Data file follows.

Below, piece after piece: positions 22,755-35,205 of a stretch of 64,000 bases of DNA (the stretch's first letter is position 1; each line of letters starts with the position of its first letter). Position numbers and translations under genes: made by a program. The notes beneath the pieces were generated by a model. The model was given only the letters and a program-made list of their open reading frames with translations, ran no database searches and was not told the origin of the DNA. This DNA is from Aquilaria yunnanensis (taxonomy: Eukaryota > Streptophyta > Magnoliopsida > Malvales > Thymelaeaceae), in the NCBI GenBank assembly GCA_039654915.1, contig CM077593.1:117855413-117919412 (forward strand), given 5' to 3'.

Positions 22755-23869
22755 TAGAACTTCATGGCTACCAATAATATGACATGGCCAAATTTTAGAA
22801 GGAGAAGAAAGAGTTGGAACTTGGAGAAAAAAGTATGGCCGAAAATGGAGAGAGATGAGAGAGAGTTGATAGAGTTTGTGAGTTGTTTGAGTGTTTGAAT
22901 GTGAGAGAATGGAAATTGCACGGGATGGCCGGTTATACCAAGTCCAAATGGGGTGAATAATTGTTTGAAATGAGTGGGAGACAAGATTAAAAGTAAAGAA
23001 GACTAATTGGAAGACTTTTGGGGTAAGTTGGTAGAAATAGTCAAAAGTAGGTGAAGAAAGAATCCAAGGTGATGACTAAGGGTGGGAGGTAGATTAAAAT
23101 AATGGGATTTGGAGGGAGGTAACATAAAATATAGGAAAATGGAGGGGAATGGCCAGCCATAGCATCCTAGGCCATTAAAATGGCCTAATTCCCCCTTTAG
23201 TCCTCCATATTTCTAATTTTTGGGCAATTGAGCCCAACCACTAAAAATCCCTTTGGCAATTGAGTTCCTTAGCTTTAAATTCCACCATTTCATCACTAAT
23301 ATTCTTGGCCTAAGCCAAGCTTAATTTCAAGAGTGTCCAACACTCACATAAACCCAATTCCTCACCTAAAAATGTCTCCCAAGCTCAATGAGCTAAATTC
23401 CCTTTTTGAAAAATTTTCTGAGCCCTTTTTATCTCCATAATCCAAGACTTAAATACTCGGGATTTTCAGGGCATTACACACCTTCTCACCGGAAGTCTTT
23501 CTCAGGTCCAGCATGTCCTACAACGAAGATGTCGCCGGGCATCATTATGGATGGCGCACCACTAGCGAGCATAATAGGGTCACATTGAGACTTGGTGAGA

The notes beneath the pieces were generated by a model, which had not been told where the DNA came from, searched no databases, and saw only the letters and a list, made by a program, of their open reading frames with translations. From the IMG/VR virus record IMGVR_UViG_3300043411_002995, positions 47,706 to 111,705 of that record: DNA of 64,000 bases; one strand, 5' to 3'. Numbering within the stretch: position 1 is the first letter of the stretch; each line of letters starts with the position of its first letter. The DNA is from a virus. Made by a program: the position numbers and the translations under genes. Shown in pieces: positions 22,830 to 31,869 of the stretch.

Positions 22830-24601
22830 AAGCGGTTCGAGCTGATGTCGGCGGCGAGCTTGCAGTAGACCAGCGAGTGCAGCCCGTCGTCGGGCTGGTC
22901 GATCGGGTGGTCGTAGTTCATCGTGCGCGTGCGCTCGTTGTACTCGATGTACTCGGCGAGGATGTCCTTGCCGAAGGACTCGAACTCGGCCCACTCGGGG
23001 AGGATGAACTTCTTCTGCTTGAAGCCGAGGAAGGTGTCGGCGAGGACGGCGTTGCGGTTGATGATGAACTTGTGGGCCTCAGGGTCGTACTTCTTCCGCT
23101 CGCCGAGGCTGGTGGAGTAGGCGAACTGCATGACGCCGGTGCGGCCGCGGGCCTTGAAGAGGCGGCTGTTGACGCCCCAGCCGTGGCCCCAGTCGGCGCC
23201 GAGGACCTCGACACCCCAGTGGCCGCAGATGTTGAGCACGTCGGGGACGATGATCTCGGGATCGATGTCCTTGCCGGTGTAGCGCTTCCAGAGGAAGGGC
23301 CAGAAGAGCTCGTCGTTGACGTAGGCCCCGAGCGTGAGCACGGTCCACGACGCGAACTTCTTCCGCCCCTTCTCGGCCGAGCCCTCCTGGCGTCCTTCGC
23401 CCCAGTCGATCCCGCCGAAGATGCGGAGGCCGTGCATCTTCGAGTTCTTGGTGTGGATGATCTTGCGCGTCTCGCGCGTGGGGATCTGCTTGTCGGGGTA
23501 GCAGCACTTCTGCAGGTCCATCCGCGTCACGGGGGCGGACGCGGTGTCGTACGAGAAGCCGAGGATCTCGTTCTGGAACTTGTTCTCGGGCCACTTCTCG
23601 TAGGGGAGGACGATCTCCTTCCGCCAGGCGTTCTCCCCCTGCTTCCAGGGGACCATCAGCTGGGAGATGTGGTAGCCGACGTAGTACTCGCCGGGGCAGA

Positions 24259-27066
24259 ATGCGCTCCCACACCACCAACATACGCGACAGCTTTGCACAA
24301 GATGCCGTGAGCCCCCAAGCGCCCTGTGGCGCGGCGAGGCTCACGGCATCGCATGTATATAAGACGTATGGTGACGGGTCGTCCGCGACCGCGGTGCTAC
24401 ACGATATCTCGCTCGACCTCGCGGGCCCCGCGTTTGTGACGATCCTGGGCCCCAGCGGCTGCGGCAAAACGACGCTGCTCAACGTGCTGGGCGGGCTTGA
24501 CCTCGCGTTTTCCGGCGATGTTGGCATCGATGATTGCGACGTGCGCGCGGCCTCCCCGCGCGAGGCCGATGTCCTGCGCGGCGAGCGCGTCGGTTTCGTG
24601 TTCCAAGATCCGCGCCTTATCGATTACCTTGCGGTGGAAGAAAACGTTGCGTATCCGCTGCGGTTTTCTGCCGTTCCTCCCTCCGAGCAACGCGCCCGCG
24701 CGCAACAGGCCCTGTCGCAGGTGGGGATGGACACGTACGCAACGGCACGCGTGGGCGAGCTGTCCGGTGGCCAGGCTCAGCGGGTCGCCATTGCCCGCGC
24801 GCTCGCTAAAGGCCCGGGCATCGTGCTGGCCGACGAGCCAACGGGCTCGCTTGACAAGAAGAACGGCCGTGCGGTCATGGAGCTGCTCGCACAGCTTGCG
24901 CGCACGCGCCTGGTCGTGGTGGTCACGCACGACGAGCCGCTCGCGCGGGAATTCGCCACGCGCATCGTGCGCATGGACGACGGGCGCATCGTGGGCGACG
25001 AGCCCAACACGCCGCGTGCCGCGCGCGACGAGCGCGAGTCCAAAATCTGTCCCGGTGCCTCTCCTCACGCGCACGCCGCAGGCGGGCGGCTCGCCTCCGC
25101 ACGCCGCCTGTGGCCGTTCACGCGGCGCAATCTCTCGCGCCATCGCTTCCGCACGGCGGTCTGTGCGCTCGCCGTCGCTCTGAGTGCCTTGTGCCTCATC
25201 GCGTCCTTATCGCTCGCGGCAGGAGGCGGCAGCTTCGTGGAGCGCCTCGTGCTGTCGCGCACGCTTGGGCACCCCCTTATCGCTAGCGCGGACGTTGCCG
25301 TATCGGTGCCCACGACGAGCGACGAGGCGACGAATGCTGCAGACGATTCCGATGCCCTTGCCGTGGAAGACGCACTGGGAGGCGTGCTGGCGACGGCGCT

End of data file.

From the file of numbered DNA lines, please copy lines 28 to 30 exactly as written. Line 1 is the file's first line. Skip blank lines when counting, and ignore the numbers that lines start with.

24601 TTCCAAGATCCGCGCCTTATCGATTACCTTGCGGTGGAAGAAAACGTTGCGTATCCGCTGCGGTTTTCTGCCGTTCCTCCCTCCGAGCAACGCGCCCGCG
24701 CGCAACAGGCCCTGTCGCAGGTGGGGATGGACACGTACGCAACGGCACGCGTGGGCGAGCTGTCCGGTGGCCAGGCTCAGCGGGTCGCCATTGCCCGCGC
24801 GCTCGCTAAAGGCCCGGGCATCGTGCTGGCCGACGAGCCAACGGGCTCGCTTGACAAGAAGAACGGCCGTGCGGTCATGGAGCTGCTCGCACAGCTTGCG